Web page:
It has often been said that you are what you eat. And what you eat depends on how healthy and nutritious the soil is. After all the plants derive their nutrition from the soil, and if the soils are unhealthy be sure your food too is unhealthy. Ask any farmer the difference between an organically-rich healthy soil and a chemically farmed soil, and he will tell you how enriching it is to work with nature. Healthy soil not only supports biodiversity – more bees, more earthworms, more birds – restricts run-off and erosion, and is also is also a storehouse for soil nutrients and carbon.

Soils are predominantly rich in three major nutrients – nitrogen, phosphorous and potash. In addition, it also provides 16 micro-nutrients, including iron, molybedenum, calcium and zinc. But because of intensive farming practices, like having a continuous cropping pattern of wheat and rice, interspersed with potato and vegetables, like we see in Punjab, the organic content in the soils have been exhausted. In Punjab and for that matter in other Green Revolution areas, the organic matter in the soil has almost come down to 0.1 %. This means farmers are left with no option but to apply more of chemical fertilizers to produce the same harvest they used to produce five years back.

Excessive use of chemical fertilizers, especially nitrogen in the form of urea fertilizer has led to nutrient imbalance in the soils

Moreover, the effective uptake of nitrogen by plants from the urea that is applied does not exceed 30%. Rest of the chemically applied nitrogen seeps underground causing contamination of groundwater. The problem got compounded with agricultural universities recommending more application of chemical fertilizers as the way forward to meet the nutrient deficiency arising from intensive farming. At no stage did the universities and the extension officials of the State Department of Agriculture advise farmers to take up integrated farming practices that include the application of organic manures and green compost in adequate proportions.

Continuous application of chemical fertilizers along with mechanized farming has compacted the soils. In many places, a solid layer has been formed almost a foot below the surface thereby restricting the spread of plant roots. Organic cultivation practices on the other hand turn the soil porous, which allows for an enabling environment for soil microbes. One indicator of a healthy soil is the percentage of earthworms visible in the soil. The more the number of earthworms, the healthier is the soil.

A soil health card for every farmer

The thrust on making available a soil health card for every farmer suffers from the same deficiency in approach. It is designed primarily to ensure that farmers apply balanced doses of chemical fertilizers. I would have preferred a soil health card that measures the organic content in the soils and accordingly makes suggestion on how to improve the strength and structure of soils. At a time when chemical fertilizers, especially nitrogen fertilizers, have been found to be acerbating greenhouse gas emissions leading to climate changes, the emphasis should be on reducing its application.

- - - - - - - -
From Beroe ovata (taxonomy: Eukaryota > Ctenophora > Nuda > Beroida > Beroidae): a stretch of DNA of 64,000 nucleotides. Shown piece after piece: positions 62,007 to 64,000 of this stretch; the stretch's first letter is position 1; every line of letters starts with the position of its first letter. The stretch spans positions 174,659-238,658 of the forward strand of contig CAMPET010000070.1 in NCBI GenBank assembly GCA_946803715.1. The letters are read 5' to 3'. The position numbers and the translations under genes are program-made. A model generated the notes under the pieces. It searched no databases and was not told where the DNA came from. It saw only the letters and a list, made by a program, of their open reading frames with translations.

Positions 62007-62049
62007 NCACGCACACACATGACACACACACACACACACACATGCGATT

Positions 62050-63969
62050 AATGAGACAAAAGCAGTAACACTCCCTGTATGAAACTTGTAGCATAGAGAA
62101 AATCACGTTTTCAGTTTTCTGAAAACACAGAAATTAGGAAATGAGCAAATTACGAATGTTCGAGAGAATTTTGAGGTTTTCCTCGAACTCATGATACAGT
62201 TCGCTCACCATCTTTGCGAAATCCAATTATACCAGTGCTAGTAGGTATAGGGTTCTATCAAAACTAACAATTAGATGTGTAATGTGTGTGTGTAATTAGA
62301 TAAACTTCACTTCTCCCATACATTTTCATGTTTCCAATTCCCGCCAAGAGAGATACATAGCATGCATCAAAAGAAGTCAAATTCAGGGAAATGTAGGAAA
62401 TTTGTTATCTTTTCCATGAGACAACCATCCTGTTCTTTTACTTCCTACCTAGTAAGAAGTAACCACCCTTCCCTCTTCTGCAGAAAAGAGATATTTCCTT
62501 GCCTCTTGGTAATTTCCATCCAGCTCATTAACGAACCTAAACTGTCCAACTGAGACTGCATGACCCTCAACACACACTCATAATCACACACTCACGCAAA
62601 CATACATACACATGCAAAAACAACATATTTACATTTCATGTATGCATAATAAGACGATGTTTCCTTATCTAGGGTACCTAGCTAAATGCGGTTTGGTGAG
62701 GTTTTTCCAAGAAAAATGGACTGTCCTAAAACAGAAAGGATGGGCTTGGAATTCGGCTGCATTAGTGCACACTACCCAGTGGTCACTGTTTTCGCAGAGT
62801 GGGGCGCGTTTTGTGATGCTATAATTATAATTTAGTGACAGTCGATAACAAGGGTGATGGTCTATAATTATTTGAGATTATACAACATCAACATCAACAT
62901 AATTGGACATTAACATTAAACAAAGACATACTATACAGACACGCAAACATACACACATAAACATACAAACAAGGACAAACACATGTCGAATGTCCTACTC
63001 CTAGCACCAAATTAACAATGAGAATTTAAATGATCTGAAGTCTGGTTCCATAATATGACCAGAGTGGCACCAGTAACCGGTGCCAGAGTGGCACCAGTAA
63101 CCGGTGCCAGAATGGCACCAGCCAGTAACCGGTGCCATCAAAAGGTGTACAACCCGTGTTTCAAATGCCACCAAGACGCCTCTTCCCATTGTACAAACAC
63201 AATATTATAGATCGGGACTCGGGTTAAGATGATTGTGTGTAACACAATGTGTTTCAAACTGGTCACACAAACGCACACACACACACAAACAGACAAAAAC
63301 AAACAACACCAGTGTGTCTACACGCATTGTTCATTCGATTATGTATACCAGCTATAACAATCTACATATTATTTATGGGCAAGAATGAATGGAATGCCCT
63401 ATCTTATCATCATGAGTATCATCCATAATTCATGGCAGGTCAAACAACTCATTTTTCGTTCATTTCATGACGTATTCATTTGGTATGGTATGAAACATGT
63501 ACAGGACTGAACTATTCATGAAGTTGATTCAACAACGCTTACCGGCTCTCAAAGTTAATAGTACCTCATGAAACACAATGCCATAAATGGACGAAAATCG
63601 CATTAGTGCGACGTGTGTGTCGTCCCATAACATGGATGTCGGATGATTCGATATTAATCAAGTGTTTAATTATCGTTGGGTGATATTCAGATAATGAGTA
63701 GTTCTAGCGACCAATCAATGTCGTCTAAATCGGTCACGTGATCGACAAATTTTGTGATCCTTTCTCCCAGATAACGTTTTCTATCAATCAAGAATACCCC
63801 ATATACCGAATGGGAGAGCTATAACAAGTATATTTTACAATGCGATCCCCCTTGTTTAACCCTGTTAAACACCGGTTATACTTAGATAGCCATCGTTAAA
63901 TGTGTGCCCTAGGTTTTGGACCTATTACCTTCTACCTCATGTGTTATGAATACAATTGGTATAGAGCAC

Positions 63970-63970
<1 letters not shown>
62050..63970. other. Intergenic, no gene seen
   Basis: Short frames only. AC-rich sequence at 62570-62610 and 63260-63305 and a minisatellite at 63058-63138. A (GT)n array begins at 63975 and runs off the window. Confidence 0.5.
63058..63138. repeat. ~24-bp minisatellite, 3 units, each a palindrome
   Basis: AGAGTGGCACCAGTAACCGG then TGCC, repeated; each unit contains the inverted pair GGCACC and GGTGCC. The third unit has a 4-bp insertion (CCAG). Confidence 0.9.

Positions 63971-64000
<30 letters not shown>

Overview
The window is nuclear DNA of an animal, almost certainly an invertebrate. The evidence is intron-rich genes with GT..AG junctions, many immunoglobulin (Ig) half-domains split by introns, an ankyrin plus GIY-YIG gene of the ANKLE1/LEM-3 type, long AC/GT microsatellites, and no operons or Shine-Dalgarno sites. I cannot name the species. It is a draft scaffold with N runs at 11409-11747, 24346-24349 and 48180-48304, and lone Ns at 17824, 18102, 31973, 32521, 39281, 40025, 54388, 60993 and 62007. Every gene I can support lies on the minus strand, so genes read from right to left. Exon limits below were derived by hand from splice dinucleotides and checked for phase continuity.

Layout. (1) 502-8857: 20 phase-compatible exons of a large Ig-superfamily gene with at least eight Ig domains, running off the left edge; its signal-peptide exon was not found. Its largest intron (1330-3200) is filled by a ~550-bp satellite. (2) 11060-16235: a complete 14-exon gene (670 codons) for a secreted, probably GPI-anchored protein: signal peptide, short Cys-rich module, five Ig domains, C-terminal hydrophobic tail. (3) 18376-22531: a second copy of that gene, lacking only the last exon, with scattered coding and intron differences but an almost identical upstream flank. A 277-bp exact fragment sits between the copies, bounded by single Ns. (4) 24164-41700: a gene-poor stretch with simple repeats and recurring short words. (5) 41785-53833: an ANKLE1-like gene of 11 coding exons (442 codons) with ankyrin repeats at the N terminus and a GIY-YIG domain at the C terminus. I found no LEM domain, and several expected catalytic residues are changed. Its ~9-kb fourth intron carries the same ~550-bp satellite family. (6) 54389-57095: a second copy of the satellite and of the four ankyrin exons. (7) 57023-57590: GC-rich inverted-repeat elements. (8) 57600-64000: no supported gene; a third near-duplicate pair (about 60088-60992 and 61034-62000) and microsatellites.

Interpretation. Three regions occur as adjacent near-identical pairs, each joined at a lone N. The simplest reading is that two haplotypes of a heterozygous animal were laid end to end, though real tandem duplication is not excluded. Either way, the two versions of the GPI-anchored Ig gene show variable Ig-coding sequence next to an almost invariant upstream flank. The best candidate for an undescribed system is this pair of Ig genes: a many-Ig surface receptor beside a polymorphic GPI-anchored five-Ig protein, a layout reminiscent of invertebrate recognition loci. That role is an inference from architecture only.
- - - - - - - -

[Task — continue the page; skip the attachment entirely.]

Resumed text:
I have always advocated subsidizing organic manure, bio-pesticides and working out a separate price policy for organic produce which incentivizes organic farming

It is important to understand the political economy that promotes chemical fertilizers and pesticides. It has been generally accepted that fertiliser subsidy is the major determinant of land degradation. Although there have been efforts to reduce subsidies on chemical fertilizers, especially phosphorous and potash, but still due to political reasons and lobbying by farmers groups, it has not been possible to cut down subsidies on fertilizers in a desirable manner. This makes organic farming systems unattractive to farmers. Numerous studies, both nationally and at the international levels, have conclusively shown that business as usual is not the right approach. To provide healthy food, protect environment and ensure proper soil management, the time is ripe to radically overhaul the crop cultivation practices. An international study – backed by World Bank and United Nations and involving more than 400 scientists globally – called IAASTD in short – has shown that crop production by non-chemical practices goes up steadily and is the only sustainable path ahead.

Studies have shown that 1% reduction in fertilizer subsidy reduces land degradation by 3%.

This is a startling analysis and should be driving the national agricultural policies, including the research priorities. While population density and poverty ratio, the coefficients of both are statistically significant, are normally also thought to be responsible for land degradation, a study done by Mythili Gurumurthy (2015) show that these two variables cannot be held as reasons for land degradation. The results of poverty ratio-land degradation link also corroborate the results of other studies that poor are victims rather than cause of land degradation.